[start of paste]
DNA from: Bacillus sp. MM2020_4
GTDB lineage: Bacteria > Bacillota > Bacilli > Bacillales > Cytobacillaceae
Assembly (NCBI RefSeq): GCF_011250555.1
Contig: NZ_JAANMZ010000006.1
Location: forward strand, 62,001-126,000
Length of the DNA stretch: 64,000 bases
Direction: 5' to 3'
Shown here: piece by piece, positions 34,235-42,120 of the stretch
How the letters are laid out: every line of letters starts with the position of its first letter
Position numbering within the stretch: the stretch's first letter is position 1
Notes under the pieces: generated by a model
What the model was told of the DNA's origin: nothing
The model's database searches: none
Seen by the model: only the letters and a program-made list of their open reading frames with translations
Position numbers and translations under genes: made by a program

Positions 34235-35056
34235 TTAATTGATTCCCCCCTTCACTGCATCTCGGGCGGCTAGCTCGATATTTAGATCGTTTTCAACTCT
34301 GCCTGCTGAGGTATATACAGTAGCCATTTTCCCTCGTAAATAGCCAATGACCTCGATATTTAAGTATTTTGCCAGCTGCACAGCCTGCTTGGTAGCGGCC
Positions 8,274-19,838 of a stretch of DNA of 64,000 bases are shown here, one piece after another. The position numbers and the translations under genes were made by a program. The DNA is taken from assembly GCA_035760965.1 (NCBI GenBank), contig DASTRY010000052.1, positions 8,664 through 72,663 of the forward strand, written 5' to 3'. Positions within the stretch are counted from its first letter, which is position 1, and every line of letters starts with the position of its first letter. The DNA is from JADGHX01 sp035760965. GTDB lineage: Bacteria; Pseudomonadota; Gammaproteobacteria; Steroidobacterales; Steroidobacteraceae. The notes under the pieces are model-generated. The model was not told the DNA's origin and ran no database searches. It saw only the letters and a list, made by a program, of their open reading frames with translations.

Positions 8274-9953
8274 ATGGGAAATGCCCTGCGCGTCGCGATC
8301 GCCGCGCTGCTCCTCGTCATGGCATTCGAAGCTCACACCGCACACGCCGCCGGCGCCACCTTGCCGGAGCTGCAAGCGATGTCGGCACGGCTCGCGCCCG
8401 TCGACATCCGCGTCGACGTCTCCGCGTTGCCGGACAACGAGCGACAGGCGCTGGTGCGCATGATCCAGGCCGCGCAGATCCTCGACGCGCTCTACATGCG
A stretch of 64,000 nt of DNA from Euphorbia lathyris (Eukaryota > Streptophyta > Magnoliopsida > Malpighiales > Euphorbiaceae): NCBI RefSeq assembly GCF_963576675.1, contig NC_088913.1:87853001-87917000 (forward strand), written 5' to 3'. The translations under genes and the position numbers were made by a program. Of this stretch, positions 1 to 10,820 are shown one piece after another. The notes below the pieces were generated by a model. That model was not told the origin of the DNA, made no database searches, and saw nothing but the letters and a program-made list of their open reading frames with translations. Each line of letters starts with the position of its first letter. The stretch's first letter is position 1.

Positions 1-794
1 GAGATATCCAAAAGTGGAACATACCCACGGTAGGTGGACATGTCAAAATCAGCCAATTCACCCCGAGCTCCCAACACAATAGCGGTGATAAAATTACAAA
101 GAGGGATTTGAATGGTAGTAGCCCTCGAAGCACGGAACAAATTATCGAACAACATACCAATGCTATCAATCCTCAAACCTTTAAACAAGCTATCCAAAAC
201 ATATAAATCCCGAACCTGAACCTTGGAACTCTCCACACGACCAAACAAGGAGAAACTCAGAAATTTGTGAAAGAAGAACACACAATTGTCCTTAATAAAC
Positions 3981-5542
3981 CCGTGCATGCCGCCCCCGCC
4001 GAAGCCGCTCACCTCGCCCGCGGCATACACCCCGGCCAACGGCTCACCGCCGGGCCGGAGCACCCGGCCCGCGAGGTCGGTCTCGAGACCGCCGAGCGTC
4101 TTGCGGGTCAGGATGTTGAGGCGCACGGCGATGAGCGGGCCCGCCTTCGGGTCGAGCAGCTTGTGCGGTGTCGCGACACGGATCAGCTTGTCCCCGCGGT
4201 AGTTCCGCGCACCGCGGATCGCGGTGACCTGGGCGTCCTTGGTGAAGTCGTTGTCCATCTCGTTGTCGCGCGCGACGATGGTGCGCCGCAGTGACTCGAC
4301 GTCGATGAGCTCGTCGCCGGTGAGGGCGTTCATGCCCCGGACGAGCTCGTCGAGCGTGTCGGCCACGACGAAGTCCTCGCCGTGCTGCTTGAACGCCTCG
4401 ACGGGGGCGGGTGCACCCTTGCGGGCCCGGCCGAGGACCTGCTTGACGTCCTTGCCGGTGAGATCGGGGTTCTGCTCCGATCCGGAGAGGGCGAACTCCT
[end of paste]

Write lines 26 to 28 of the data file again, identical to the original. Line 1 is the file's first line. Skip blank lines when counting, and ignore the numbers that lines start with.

1 GAGATATCCAAAAGTGGAACATACCCACGGTAGGTGGACATGTCAAAATCAGCCAATTCACCCCGAGCTCCCAACACAATAGCGGTGATAAAATTACAAA
101 GAGGGATTTGAATGGTAGTAGCCCTCGAAGCACGGAACAAATTATCGAACAACATACCAATGCTATCAATCCTCAAACCTTTAAACAAGCTATCCAAAAC
201 ATATAAATCCCGAACCTGAACCTTGGAACTCTCCACACGACCAAACAAGGAGAAACTCAGAAATTTGTGAAAGAAGAACACACAATTGTCCTTAATAAAC